01:00:42
This reminds me of South African president who said garlic worn around neck would prevent HIV/AIDS. As Heidi says, we need to understand where this misinformation comes from. I agree there is a lot of populist politics involved, but we also cannot ignore the very real mistrust and scepticism of the “West” and “its science”. The powerful rejection of the colonial attitudes and very real neo-colonialism by inter alia African nations plays a key role in this challenge to vaccination. A lot of work to do to understand this, and then work with humility and acknowledgement to bridge the divide.
Dr Jim Gaudino MD MS MPH FACPM (he, him) INEP
01:02:26
Sharing a success story from social media: “👍🏾👍🏾Atlanta pastor used science with scripture to keep his all-Black congregation COVID-19-free. Mar 21, 2022 🙏🏽🙏🏽Selected parts of a great sucesss story:“ Grace Place Church of God by Faith is located in Clayton, County, Georgia, a predominantly Black community. As of today, only about 46% of its 292,000 residents are fully vaccinated. But thanks to the determined efforts of a local pastor, more than 90% of his parishioners are fully vaccinated—and not one has died from COVID-19.”From the start👉🏾👉🏾“ Mack says everything started when his wife, Michelle, began watching a documentary about the 1918 Spanish flu…”👉🏾👉🏾“The Atlanta pastor of Grace Place, Wayne Mack, jumped into action.” Members got involved & using the science from CDC & public health measures 👉🏾👉🏾Getting involved…👏🏾“..a member of the church who works at the Centers for Disease Control and Prevention (CDC), Benita Harris-McBride, 57, who holds a master’s degree in public1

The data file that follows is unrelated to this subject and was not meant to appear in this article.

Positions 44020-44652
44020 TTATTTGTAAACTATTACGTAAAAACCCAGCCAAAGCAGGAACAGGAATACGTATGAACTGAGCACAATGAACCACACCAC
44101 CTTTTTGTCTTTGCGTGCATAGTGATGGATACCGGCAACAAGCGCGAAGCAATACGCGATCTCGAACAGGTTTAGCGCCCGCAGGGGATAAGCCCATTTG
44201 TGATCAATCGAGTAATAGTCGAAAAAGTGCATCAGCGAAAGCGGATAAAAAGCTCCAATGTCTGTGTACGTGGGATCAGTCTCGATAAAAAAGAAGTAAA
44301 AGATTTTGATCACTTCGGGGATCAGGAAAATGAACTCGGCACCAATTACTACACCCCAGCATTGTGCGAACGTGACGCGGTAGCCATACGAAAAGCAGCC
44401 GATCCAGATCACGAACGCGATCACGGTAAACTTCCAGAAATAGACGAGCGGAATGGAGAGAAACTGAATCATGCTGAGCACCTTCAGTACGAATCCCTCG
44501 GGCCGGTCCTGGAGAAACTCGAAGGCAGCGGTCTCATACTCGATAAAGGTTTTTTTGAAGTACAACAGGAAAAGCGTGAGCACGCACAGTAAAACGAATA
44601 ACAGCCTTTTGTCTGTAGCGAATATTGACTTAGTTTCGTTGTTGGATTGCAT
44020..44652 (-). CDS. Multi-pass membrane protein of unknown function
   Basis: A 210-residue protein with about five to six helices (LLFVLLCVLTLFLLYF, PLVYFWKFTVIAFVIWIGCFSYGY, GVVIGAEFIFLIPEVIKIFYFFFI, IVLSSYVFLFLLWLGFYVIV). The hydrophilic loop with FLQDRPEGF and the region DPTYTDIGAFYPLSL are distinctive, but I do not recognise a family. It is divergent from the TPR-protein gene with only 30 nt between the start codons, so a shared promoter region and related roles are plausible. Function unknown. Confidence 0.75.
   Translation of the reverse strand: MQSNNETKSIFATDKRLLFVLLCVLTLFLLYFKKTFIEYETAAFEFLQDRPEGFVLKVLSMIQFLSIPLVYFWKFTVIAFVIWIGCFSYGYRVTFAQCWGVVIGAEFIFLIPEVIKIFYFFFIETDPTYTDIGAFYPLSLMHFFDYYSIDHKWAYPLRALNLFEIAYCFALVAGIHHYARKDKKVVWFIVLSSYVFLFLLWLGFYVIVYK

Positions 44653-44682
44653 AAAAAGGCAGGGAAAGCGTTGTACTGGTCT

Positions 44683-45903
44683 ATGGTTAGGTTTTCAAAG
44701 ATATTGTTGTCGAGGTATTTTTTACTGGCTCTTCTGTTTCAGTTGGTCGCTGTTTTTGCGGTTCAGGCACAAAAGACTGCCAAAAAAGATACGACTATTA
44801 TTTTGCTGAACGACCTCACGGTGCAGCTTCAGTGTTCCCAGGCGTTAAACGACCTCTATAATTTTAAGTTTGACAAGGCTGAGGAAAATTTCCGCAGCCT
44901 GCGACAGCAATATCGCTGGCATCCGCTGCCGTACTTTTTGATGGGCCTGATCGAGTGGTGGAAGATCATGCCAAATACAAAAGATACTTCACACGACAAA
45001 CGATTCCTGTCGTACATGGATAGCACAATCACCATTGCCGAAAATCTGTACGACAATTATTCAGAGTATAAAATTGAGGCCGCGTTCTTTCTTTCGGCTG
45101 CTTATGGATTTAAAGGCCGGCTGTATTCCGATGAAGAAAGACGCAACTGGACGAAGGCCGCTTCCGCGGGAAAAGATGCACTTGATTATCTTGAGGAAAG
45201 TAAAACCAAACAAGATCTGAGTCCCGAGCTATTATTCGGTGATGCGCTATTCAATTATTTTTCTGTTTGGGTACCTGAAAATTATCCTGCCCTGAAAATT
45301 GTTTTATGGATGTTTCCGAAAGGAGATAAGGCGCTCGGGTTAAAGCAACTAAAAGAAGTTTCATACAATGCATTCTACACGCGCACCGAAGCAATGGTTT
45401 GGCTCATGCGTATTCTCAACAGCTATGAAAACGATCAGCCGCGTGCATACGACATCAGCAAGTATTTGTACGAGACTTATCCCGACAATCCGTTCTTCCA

Dr Jim Gaudino MD MS MPH FACPM (he, him) INEP
01:04:56
P2..”…” When the vaccines became available, he says he had to address the trepidation in the Black community when it comes to the health care system, and he referred to the Tuskegee syphilis experiment…”“ Mack convinced his congregation by employing “Church chats” at the end of sermons, where parishioners could ask questions of Lonon or Harris-McBride.He says there was no pressure or judgment either way about the vaccines, and it took a few months, but as of today 90% of the parishioners are vaccinated and no one in the church has died of COVID-19. ”Mack said “ I’m not a scientist. I was just trying to speak common sense. And I wasn't speaking from a pastoral standpoint either. I was just trying to at least reach my people.””…” and not one of the partitioners has died from COVID-19.” 🙏🏽🙏🏽https://lnkd.in/gwKikVtF#publichealth #science #covid19pandemic # #covid #publichealthmatters #faithatwork #faithoverfear